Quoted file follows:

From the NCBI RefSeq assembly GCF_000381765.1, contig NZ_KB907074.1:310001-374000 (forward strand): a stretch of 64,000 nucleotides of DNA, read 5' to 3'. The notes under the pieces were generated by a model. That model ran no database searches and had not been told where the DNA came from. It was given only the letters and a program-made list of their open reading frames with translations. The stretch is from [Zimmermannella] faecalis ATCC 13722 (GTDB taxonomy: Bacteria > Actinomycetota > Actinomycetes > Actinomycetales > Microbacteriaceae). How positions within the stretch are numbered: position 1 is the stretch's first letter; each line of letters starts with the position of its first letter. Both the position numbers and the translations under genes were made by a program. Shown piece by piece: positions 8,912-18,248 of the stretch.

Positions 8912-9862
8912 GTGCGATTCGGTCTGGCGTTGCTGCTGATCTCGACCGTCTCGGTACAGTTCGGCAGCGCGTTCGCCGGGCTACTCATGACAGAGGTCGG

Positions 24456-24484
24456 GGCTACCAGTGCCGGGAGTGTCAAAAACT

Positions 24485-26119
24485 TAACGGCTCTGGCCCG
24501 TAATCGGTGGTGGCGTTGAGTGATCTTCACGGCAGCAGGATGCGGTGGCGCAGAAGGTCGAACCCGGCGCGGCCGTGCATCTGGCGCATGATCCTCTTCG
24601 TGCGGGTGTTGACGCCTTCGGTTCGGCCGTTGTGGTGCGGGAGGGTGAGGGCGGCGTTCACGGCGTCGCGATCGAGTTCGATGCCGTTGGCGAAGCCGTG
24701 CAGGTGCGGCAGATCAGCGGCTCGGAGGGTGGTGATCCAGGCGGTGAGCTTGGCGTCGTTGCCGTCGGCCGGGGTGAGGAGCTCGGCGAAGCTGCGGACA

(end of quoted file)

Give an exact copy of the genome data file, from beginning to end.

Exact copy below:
From the NCBI RefSeq assembly GCF_000381765.1, contig NZ_KB907074.1:310001-374000 (forward strand): a stretch of 64,000 nucleotides of DNA, read 5' to 3'. The notes under the pieces were generated by a model. That model ran no database searches and had not been told where the DNA came from. It was given only the letters and a program-made list of their open reading frames with translations. The stretch is from [Zimmermannella] faecalis ATCC 13722 (GTDB taxonomy: Bacteria > Actinomycetota > Actinomycetes > Actinomycetales > Microbacteriaceae). How positions within the stretch are numbered: position 1 is the stretch's first letter; each line of letters starts with the position of its first letter. Both the position numbers and the translations under genes were made by a program. Shown piece by piece: positions 8,912-18,248 of the stretch.

Positions 8912-9862
8912 GTGCGATTCGGTCTGGCGTTGCTGCTGATCTCGACCGTCTCGGTACAGTTCGGCAGCGCGTTCGCCGGGCTACTCATGACAGAGGTCGG

Positions 24456-24484
24456 GGCTACCAGTGCCGGGAGTGTCAAAAACT

Positions 24485-26119
24485 TAACGGCTCTGGCCCG
24501 TAATCGGTGGTGGCGTTGAGTGATCTTCACGGCAGCAGGATGCGGTGGCGCAGAAGGTCGAACCCGGCGCGGCCGTGCATCTGGCGCATGATCCTCTTCG
24601 TGCGGGTGTTGACGCCTTCGGTTCGGCCGTTGTGGTGCGGGAGGGTGAGGGCGGCGTTCACGGCGTCGCGATCGAGTTCGATGCCGTTGGCGAAGCCGTG
24701 CAGGTGCGGCAGATCAGCGGCTCGGAGGGTGGTGATCCAGGCGGTGAGCTTGGCGTCGTTGCCGTCGGCCGGGGTGAGGAGCTCGGCGAAGCTGCGGACA